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Indigenous languages get boost from national grant

Onowa McIvor (UVic, Indigenous Education professor) and Peter Jacobs (SFU, linguistics) are co-leads of NETOLNEW, a six-year $2.5 million Social Sciences and Humanities Research Council grant. (Courtesy Julie Rémy)

A new language revitalization project at the University of Victoria will help strengthen Kanien’kéha and several other Indigenous languages across Turtle Island.

NEȾOLṈEW̱, which translates as ‘one mind, one people’ in SENĆOŦEN (a North Straits Salish language) will engage nine Indigenous-led partner organizations including the Kahnawake Education Center (KEC) to form a learning and research network to strengthen efforts to revive Indigenous languages.

“I’m just really excited about it, and happy that we were asked to be a part of it,” said Kahtehrón:ni Iris Stacey, the Kanien’kehá:ka curriculum developer at the KEC.

“We really want it to reflect the direction to really help us strengthen and move all our programming to the next level, and this is a great opportunity to do so and to document that success as we move forward.”

The six-year project, supported by a $2.5 million Social Sciences and Humanities Research Council (SSHRC) partnership grant, is led by Onowa McIvor, professor in UVic’s Department of Indigenous Education and linguist Peter Jacobs at Simon Fraser University.

Stacey is a graduate of UVic’s Indigenous language revitalization master’s program where she met both McIvor and Jacobs. The connection prompted the two to invite the Kahnawake Education Center to be a partner.

“We wanted a range of partners. We were of course really interested in partners who have a strong track record of success in language revitalization, and that’s definitely why we asked her community and the organization that she works for,” said McIvor.

The project’s other research partners include The First Peoples’ Cultural Council, Dehcho First Nations, W̱SÁNEĆ School Board, Chief Atahm School, University nuhelot’įne thaiyots’į nistameyimâkanak Blue Quills,  Kenjgewin Teg Educational Institute, Mi’kmaw Kina’matnewey Mi’kmaq, and Tsi Tyonnheht Onkwawenna in Tyendinaga.

“This is the first national grant to focus on language revitalization, so I think it brings us into a new era of opportunity to create a national network of people who are working in language revitalization at various levels,” said McIvor.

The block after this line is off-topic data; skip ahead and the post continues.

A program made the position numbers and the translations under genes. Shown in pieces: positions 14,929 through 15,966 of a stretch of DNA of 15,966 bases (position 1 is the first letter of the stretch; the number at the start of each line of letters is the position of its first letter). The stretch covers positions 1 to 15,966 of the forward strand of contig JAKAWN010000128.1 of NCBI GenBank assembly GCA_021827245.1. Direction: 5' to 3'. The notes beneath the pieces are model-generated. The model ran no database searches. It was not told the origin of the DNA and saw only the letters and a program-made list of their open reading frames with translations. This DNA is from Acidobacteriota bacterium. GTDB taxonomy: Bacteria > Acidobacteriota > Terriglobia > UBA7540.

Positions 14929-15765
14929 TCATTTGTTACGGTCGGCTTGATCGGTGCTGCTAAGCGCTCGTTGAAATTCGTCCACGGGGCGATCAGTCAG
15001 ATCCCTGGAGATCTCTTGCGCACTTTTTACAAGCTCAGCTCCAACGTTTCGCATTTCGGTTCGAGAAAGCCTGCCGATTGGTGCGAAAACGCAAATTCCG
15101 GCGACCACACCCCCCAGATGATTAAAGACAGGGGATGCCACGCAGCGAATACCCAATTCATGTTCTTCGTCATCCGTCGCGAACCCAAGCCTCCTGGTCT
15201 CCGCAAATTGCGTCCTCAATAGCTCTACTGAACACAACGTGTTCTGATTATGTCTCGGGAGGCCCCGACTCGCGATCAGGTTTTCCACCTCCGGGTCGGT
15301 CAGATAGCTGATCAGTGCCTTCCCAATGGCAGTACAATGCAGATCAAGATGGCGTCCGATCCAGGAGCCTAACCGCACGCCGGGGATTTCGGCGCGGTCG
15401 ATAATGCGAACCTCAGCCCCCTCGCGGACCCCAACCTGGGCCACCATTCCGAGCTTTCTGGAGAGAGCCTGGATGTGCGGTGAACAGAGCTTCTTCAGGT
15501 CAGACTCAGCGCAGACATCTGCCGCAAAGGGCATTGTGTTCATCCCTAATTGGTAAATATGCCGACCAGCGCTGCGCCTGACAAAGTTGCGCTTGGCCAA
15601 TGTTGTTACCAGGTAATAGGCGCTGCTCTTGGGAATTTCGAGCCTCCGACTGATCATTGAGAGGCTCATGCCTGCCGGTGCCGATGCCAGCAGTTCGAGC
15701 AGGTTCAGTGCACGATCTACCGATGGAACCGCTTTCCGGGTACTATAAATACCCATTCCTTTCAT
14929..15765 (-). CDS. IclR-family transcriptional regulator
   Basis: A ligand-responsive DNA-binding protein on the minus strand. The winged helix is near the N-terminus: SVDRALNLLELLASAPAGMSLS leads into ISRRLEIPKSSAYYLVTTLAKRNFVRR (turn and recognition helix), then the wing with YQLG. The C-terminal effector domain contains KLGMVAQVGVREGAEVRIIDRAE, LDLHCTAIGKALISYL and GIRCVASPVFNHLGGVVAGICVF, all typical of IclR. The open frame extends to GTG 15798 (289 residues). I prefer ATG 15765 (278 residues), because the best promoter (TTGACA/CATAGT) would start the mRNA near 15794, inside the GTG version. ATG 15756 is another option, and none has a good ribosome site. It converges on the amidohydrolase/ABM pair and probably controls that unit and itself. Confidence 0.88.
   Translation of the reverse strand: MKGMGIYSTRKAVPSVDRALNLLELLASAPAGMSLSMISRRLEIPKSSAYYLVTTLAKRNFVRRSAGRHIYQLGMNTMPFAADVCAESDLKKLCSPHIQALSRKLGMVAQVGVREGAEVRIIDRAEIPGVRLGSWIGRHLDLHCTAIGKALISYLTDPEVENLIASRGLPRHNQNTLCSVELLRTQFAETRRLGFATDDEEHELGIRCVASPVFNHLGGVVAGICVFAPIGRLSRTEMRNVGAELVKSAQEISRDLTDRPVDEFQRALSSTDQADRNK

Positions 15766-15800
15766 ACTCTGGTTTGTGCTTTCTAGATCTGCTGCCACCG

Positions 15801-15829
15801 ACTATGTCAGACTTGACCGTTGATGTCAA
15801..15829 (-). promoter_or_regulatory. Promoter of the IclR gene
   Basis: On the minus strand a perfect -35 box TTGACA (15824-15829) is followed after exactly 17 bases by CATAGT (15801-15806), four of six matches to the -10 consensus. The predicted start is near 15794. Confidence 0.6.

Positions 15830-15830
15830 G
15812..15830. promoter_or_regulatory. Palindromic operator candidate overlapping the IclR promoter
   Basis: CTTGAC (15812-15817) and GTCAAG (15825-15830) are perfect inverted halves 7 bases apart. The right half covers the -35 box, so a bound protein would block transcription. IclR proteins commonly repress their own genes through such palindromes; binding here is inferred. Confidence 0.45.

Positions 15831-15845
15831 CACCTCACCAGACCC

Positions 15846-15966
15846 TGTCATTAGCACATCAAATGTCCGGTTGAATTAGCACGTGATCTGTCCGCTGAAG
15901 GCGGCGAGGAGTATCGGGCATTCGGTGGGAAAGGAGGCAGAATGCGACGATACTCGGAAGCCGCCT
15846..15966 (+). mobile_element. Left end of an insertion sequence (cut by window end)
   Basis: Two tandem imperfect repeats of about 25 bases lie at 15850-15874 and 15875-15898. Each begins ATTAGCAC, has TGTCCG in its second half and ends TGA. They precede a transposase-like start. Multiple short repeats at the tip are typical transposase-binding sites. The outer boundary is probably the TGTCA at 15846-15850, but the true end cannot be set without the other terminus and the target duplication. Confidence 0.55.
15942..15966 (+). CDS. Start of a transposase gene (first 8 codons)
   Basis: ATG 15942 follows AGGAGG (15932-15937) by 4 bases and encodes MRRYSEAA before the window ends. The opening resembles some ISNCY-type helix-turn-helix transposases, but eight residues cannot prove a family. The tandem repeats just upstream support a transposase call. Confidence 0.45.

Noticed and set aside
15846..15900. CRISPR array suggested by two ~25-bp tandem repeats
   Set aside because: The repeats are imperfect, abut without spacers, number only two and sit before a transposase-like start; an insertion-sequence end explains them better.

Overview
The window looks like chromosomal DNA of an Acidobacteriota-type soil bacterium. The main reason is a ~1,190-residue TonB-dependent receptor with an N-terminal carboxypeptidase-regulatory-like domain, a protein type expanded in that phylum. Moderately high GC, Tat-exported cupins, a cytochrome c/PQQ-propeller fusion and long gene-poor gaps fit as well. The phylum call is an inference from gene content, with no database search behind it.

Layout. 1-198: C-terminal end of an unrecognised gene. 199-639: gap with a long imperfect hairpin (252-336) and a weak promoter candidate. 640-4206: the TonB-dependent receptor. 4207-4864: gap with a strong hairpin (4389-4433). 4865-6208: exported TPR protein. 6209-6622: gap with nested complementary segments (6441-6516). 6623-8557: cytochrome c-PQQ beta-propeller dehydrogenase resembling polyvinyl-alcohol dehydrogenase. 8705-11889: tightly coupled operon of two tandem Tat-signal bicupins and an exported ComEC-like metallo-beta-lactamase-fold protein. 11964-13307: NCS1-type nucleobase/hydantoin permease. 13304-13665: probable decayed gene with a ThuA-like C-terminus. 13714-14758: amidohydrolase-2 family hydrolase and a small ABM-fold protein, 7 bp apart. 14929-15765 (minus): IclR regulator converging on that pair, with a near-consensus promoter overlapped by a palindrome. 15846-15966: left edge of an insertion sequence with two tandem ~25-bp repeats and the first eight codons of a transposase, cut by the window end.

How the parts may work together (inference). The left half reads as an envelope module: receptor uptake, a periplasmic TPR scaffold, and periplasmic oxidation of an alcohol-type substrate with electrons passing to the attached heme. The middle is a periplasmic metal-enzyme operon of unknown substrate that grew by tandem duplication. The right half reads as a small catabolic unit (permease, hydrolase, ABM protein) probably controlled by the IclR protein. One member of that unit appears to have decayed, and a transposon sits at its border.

“Because it is a SSHRC project, it is research focused, but each community is choosing for themselves what area they want to research in, who they want to collaborate with, so the communities will all benefit from getting to choose what to focus on that will best benefit where they’re at in their journey towards reviving their language.”

The goal of the partnership is to address Indigenous adult language learning, focusing on overlapping spheres where adults learn their language and where they are able to pass it on to others.

“We’ve come to a critical place now that we need whole generations of new adult speakers in order to actually carry the movement forward,” said McIvor.

“It’s not just about adults learning the language, it’s also about the contributions that they make and the whole system that we need to build for languages to continue into the future.”

Stacey said, specifically at the education centre, there’s a need to support their staff and teachers.

“We oversee language programming within all our schools, and the majority of all our teachers are second-language speakers, so we definitely have to insure that they have the tools to maintain and progress in their proficiency. We want to be able to support them in their language learning goals also,” said Stacey.

The KEC is a core-partner on the project with director of education Robin Delaronde and Stacey acting as representatives. Stacey is also a co-applicant on the project and Kahnawa’kehró:nonTekaronhió:ken Frank Jacobs will be acting as elder advisor throughout the partnership.

“We’re so thrilled to have the partners that we have, there’s so much amazing work happening in language revitalization in Canada that not a lot of people know about, so we’re hoping the grant itself and collaborations that come with it will also serve to education the Canadian public to help raise the profile of Indigenous languages and support for Indigenous languages revitalization work,” said McIvor.

jessicad@easterndoor.com
Jessica Deer
Jessica Deer is the deep-thinking, quick-witted (and perhaps heavily caffeinated) columnist. She began her career at The Eastern Door back in 2008 as a summer student. In addition to writing about youth leadership, ranting about Indigenous politics, as well as raising awareness of cultural appropriation issues in The Caffeinated Potadoe, Jessica has been a staff reporter since 2015 and does on-call layout and graphic design. She also updates the website, so if something is broken... it is probably her fault.
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